Although the bulk of palm oil exports go to India and China, where the rapidly growing middle classes use it as frying and cooking oil, in the western world we “use” all palm oil every day. It is estimated that 50% of all packaged goods sold in a UK supermarket contain palm oil including margarine, ice cream, many processed foods, cosmetics, soaps, shampoo, pharmaceuticals , detergents, packaged bread, chocolate; the list goes on.

Palm oil selections

Undoubtedly, global population growth, improved living standards and biofuel mandates are dramatically increasing the demand for vegetable oils, supporting a strong outlook for the palm oil sector.

It may be a controversial product, but the companies here, which I bought recently, pride themselves on their sustainable production and traceability, including paying and treating workers well and supporting local communities. They also plan to equip all factories with biogas plants to capture methane gas emissions, produced from their plant waste, to generate electricity and even supply the surplus to local villages.

Deputy Evans (MPE), with a market capitalization of £ 462million, is the largest of UK ‘palm oilers’ and achieved operating profit of £ 30million in the first half of the year. That’s an increase of more than six times over the same period last year and even 32% more than profits for all of 2020, illustrating not only the rise in the price of palm oil, but also a 50% increase in its crushing capacity.

Increased confidence is demonstrated by investing in new production and purchasing existing farmland to ensure continued expansion. Earnings per share is expected to increase 183% from its fiscal 2020 to 2021, resulting in a projected price-to-earnings (PE) ratio of 11, with plans to increase total dividends from 22p to 30p. MPE ultimately sold off the residue of its legacy property holdings in Malaysia to create a compelling case for owning this outright palm oil producer.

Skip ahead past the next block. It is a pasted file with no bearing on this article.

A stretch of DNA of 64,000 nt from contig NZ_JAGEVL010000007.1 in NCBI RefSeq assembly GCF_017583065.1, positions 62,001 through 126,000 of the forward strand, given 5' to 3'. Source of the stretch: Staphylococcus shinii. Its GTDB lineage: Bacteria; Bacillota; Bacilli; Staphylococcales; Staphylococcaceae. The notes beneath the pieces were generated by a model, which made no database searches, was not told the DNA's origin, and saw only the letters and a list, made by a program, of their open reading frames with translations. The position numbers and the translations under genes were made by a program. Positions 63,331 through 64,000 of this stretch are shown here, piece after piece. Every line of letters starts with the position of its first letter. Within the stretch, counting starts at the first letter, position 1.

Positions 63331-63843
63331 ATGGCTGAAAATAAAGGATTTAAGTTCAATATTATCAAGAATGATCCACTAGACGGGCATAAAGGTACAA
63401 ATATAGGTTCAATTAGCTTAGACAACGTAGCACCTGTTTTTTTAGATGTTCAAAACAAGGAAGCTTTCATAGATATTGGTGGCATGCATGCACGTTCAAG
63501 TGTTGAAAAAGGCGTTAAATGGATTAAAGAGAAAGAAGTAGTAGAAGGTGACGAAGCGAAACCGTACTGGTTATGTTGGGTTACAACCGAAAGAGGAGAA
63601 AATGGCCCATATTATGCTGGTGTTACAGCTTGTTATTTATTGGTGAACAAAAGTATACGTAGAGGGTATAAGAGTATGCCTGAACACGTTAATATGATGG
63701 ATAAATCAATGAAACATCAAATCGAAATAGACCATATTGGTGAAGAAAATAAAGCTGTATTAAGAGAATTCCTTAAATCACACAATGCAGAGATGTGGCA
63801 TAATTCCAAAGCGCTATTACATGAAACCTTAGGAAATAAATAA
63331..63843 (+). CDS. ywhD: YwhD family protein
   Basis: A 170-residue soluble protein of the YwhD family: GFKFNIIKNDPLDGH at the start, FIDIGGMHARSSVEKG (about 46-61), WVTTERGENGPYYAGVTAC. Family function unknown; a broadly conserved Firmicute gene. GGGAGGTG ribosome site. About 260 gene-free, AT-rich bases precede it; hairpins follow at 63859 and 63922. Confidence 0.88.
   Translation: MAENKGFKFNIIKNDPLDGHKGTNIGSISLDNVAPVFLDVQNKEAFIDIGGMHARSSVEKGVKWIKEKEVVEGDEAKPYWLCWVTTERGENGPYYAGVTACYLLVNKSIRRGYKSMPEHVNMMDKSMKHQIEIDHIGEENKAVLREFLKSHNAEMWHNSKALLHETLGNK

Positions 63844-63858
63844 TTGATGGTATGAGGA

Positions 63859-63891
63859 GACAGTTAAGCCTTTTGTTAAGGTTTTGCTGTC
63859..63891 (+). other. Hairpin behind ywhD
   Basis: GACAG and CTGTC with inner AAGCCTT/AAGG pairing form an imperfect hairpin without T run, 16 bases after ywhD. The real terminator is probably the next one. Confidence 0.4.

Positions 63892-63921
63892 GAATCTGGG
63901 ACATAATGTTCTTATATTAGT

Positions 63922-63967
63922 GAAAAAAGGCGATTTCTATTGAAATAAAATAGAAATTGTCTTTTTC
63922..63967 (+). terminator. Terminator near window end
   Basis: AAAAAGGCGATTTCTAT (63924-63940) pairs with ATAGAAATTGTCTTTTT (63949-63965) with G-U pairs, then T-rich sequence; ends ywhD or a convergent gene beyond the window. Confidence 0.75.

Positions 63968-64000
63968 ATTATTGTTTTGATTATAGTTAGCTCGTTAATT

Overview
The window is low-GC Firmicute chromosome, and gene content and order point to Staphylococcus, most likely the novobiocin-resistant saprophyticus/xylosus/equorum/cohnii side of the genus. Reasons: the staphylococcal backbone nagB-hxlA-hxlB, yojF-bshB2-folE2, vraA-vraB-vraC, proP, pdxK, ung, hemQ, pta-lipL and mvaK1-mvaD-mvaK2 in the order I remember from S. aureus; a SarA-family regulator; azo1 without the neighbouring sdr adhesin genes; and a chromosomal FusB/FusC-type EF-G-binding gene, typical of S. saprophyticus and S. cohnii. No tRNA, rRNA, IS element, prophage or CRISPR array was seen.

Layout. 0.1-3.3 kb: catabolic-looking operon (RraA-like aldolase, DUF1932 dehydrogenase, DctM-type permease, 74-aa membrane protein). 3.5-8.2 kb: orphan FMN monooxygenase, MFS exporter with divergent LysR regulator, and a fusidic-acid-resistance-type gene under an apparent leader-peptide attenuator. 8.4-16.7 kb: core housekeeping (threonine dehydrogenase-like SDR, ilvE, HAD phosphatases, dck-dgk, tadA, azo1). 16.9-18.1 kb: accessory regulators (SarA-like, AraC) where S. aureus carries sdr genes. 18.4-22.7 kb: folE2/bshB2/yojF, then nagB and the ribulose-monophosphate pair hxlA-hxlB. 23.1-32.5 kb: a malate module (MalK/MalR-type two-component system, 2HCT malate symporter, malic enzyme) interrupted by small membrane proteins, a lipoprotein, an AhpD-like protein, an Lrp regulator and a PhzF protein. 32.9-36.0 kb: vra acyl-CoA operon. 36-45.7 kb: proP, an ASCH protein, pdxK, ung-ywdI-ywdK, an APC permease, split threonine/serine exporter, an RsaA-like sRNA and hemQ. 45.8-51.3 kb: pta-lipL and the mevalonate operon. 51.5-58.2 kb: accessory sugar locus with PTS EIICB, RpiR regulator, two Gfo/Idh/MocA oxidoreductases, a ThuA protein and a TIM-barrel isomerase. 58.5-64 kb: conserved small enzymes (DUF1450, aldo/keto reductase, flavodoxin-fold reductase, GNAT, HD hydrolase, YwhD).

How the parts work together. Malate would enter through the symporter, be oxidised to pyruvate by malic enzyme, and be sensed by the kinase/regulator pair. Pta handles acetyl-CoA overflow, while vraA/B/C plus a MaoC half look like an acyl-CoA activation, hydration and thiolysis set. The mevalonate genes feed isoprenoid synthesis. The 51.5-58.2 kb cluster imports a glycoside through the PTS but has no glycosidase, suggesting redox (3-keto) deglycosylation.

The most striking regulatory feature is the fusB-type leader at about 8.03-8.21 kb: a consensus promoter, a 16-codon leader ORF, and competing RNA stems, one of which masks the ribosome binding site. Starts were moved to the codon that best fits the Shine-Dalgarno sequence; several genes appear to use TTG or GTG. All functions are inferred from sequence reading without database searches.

REA Holdings (RE), with a market capitalization of £ 42million, has struggled in recent years with annual losses and growing debt, but has now recovered strongly with results for the first half showing comparable income up by 41% and pre-tax profits of $ 27.7million (£ 20.1million), an increase of 147%. New local bank debt agreements for the group’s operating subsidiary were concluded with lower interest rates in the longer term. The small coal concession will be settled in 18 months, closed and the investment paid off. The stone concession, where the product is in high demand, will begin to make a useful contribution next year.

Perhaps the most important corporate event of recent years has been the DSN Group’s 15% stake in the operating company. DSN (known entirely as PT Dharma Satya Nusantara Tbk) is an Indonesian listed company based in Jakarta and Singapore and recognized as one of the most efficient palm oil producers in the world, with 112,600 hectares planted. As a partner, this is a significant boost for REA’s local operations in East Kalimantan, Borneo, and should help the company return to profit with the price of palm oil at a record level and which should remain around this level.

Anglo-Eastern plantations (AEP), with a market capitalization of £ 270million, owns palm oil plantations in Malaysia and Indonesia. Earnings per share growth from 2019 to 2020 was 120% for a PE of 10.3, but the company and broker are apparently not making any projections for 2021. Shareholding is unusual in that Lim Siew Kim from Kuala Lumpur , the non-executive chairman, owns 52% of the company and other institutions own 23%.

The first two of these stocks are also held by UK fund management groups, although there have been some sales this year. Aberdeen, Chelverton and Schroders are all top 10 shareholders of MP Evans, according to data from Refinitiv. The main shareholders of REA are M&G, Odey and Aberforth.

David Kempton is a seasoned investor, owner of Kempton Holdings and has served as a non-executive director of a number of listed and private companies, including Hawksmoor Investment Management and Impax Funds Ireland. He may have an interest in any of the investments he writes about.

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Steve R. Hansen